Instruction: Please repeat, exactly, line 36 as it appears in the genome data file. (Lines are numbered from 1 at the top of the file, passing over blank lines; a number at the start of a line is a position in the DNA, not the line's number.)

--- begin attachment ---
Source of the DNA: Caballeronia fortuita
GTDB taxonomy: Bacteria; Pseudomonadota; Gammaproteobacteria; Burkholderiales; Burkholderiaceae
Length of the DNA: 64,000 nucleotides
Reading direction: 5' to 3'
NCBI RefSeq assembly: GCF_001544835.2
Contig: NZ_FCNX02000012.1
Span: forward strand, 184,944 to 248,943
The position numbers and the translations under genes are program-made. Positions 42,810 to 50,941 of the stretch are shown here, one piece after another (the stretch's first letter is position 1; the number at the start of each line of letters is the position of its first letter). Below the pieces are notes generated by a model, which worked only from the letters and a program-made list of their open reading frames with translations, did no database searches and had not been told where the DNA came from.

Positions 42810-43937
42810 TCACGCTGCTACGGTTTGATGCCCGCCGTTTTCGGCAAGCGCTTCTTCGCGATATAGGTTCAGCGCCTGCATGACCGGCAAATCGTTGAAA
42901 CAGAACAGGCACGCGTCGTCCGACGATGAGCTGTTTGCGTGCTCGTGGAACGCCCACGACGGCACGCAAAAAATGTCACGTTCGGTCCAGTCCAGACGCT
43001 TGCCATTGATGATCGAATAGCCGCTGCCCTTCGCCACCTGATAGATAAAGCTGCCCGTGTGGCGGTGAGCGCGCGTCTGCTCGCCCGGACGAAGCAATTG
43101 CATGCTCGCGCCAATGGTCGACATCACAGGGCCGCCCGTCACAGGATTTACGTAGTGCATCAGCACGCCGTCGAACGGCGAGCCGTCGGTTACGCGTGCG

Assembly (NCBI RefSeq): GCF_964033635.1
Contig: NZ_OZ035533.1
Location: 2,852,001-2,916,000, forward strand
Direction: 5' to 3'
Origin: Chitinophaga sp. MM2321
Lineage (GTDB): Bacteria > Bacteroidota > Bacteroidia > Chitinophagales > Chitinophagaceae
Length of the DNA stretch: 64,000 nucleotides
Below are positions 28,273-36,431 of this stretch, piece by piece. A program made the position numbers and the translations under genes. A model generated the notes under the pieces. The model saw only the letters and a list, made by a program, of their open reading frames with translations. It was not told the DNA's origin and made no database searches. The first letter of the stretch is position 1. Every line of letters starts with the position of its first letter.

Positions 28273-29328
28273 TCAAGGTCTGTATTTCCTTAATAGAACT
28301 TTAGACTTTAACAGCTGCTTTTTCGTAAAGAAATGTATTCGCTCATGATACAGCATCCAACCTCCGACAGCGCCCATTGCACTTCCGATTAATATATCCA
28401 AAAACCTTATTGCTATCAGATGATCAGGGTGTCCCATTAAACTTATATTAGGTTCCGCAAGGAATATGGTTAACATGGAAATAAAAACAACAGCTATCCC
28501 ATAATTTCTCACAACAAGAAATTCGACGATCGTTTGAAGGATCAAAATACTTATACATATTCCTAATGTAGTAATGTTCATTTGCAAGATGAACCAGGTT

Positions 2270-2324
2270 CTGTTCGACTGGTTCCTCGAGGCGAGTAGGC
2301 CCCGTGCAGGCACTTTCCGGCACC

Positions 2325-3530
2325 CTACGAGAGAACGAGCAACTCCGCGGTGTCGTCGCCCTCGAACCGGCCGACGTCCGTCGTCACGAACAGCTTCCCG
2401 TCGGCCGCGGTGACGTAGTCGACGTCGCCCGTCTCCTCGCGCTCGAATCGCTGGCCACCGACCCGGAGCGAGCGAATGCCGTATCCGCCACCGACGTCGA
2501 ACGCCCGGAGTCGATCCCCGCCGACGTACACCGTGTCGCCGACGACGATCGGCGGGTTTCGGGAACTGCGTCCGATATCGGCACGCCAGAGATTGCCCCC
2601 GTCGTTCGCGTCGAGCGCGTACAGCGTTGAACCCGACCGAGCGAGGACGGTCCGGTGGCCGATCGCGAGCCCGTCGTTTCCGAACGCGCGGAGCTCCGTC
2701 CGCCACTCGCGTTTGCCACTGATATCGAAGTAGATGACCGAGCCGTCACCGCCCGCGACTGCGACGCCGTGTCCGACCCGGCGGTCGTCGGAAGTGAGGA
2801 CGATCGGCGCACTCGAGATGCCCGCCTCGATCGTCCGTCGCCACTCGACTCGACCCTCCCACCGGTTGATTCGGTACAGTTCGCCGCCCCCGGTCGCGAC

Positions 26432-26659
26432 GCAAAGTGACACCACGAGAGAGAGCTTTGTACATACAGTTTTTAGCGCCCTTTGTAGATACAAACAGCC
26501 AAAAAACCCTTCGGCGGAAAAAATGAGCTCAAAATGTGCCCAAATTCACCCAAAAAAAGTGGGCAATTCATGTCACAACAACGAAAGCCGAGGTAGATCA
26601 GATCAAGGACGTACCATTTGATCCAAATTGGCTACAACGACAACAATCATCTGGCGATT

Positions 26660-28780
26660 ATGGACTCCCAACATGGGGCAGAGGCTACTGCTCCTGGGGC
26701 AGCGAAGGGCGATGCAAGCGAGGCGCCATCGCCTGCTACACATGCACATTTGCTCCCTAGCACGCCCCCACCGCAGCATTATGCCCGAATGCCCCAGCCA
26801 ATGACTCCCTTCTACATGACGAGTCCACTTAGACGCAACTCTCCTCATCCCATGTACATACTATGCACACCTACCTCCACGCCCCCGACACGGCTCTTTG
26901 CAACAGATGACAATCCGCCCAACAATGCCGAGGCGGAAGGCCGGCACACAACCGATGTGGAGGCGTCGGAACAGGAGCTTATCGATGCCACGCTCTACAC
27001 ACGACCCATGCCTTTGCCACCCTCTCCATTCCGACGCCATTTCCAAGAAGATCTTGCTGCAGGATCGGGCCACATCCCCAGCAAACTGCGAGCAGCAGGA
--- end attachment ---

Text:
2801 CGATCGGCGCACTCGAGATGCCCGCCTCGATCGTCCGTCGCCACTCGACTCGACCCTCCCACCGGTTGATTCGGTACAGTTCGCCGCCCCCGGTCGCGAC